Story: When Cheryl (Barbara Stanwyck) went to shut one of her windows, she didn’t expect to see much at all, let alone a murder. But as she closed the window, she could see clearly into her neighbor’s house and right in front of her eyes, there was a murder. Albert (George Sanders) was arguing with a woman and soon after, began to choke her until she collapsed. As soon as she gets her bearings, Cheryl phones the police and reports the crime, which leads to the police arriving on scene with sirens and lights on high, which Albert notices. By the time the cops knock on his door to ask some questions, Albert has had time to conceal his actions and after the police have a look around, they decide Cheryl must have been confused about what she saw. But was she just mistaken or overly tired, or is she living with a killer for a neighbor?

Entertainment Value: If this premise sounds familiar, Witness to Murder does share some threads with Alfred Hitchock’s Rear Window. While Rear Window would become a celebrated classic, Witness to Murder wasn’t as fortunate, though it is a solid picture. I mean, Barbara Stanwyck and some film noir vibes? I would watch that anytime and while the movie has some issues, it is very watchable and some interesting elements. The narrative is solid for the most part, though some of the gaslighting touches seem out of place, given the rest of the script. Stanwyck’s Cheryl is not a soft target and the story at least opens the door for people to see she’s telling the truth, so some narrative stretches don’t work that well, given those issues. Despite those concerns, overall the story is well written and interesting, especially with such a strong lead and smarmy villain. The pace is good and the plot unfolds at a nice clip, while allowing space for the tension to ratchet up when needed. I wouldn’t put this alongside the top tier film noir or thrillers, but Witness to Murder is a solid watch.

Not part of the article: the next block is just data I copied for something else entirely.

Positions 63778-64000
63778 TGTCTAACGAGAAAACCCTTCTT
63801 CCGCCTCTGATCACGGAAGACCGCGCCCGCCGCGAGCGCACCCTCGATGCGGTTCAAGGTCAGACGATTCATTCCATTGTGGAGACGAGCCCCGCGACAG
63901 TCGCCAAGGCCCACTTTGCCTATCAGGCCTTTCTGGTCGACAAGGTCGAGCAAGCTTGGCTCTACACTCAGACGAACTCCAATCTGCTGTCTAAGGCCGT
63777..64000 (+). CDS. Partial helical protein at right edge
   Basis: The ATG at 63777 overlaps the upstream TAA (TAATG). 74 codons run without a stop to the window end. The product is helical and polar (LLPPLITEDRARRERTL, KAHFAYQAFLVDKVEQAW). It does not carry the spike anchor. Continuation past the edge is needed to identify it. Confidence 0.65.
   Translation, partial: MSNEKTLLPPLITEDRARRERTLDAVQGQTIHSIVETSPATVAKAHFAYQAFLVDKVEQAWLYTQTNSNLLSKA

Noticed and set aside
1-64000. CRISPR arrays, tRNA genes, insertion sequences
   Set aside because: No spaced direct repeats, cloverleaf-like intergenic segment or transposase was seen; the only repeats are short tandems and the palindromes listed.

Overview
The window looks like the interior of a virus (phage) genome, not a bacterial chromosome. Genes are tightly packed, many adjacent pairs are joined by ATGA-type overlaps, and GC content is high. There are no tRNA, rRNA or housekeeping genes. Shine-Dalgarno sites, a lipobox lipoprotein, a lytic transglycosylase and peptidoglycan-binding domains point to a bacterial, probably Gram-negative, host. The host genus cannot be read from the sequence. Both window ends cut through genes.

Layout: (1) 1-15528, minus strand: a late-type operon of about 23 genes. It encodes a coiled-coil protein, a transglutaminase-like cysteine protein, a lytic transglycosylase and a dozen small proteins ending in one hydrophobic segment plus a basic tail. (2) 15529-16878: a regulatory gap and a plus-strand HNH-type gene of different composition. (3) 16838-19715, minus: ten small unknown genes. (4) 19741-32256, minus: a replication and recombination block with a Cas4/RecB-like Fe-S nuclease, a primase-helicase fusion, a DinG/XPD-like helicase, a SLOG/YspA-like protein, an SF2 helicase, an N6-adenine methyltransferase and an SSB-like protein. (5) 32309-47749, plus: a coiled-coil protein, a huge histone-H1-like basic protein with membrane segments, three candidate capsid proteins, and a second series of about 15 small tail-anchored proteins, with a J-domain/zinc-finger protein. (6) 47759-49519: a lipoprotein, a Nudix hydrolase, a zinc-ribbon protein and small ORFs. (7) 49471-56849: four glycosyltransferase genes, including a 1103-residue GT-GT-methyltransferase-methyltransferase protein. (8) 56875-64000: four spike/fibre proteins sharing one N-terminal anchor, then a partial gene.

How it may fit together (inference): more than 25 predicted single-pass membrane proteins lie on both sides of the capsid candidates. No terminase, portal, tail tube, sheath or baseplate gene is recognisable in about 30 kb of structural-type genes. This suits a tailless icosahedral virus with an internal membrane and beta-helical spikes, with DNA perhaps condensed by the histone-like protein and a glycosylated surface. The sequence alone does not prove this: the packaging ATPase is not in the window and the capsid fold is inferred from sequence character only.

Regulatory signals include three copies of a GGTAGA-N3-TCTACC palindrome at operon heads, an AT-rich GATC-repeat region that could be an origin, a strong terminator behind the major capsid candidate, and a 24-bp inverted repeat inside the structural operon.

As she is one of my absolute favorite performers, I wasn’t surprised that Barbara Stanwyck is quite good here, though of course, I am biased. I know some have critiqued her casting, since she is hardly the damsel in distress the story calls for, but I think Stanwyck does what she often does, show strength, but also a vulnerable side. So while she has a commanding presence, she is not invincible or incapable of making the role work, she just does so in her signature style. If you remove the oddly chosen gaslighting sequences, that pretty much solves those concerns, since they feel out of place, but even in those scenes, Stanwyck shines. And I do think she shows a vulnerable side, a subtle one perhaps, especially by the usual standards, but enough to serve the character, to be sure. George Sanders has a good turn here as well, as the slick villain that torments Stanwyck. The cast also includes Jesse White, Harry Shannon, Gary Merrill, and Claire Carleton.

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